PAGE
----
President Bush announced Tuesday morning that the U.S. government would be taking a stake in the nation's nine largest financial institutions in a bid to help further shore up the banking system.
According to a report in the Wall Street Journal, under a plan cobbled together by the Treasury, the FDIC and the Federal Reserve, the government is prepared to buy equity stakes in on the president's short list include Bank of America (along with soon-to-be acquired Merrill Lynch), The Bank of New York Mellon, JPMorgan Chase, Citigroup, Wells Fargo, State Street, Goldman Sachs and Morgan Stanley.
Bush said the government is prepared to buy equity stakes in these companies in hopes of helping the institutions free up lending and spur economic growth. The funds for this purchase will come from the $700 billion bail out plan and will likely amount to $250 billion. The FDIC will also temporarily guarantee much of the debt issued by insured banks.
"This is an essential short-term measure to ensure the viability of America's banking system," Bush said in an address. "And the program is carefully designed to encourage banks to buy these shares back from the government when the markets stabilize and they can raise capital from private investors."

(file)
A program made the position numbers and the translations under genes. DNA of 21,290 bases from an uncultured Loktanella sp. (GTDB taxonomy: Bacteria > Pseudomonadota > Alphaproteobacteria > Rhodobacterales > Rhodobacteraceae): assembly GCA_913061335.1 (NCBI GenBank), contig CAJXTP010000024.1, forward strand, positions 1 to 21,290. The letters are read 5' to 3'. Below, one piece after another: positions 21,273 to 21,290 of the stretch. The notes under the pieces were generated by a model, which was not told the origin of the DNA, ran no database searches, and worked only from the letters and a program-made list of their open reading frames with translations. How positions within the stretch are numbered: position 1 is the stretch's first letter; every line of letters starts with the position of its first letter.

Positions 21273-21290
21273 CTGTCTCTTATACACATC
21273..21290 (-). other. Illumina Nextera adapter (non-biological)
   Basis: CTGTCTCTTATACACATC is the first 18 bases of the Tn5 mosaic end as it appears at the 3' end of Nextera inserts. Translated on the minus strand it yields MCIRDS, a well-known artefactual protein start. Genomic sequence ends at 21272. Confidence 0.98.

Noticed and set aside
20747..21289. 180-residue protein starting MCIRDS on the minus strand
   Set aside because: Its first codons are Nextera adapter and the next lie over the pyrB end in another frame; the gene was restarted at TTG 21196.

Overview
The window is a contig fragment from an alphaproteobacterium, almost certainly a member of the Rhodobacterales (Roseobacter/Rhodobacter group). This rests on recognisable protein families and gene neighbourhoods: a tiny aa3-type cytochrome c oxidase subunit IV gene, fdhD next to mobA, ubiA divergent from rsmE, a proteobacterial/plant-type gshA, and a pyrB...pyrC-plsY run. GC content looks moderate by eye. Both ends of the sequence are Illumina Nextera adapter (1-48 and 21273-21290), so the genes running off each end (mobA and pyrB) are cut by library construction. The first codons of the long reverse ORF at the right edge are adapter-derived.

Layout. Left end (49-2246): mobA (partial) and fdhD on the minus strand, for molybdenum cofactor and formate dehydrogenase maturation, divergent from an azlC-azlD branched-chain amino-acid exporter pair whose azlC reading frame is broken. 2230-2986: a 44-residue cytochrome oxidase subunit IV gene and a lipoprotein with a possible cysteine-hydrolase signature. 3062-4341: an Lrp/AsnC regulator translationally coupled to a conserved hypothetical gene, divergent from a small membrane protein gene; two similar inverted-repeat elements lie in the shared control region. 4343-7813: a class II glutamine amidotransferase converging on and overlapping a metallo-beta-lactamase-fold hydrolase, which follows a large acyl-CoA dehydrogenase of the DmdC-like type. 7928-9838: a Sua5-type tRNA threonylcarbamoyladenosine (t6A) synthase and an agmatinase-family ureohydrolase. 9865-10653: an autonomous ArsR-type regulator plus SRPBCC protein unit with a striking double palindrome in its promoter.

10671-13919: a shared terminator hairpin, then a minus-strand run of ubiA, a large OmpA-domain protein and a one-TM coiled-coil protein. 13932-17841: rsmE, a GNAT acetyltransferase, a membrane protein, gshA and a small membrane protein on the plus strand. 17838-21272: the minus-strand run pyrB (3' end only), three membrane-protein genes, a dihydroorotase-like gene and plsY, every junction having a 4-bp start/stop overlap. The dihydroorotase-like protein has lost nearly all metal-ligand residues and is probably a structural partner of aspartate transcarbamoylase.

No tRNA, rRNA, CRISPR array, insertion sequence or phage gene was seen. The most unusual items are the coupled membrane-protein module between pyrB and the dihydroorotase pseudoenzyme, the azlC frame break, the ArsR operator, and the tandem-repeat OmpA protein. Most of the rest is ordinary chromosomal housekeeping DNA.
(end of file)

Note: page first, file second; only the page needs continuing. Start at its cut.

Also, Treasury announced it will apply compensation restrictions to company CEOs, CFOs and the next three most highly compensated executives down the corporate ladder. According to a statement, any firm participating in designated programs would be subject to such standards. The programs include the Troubled Asset Auction Program, the Capital Purchase Program and Programs for Systematically Significant Failing Institutions.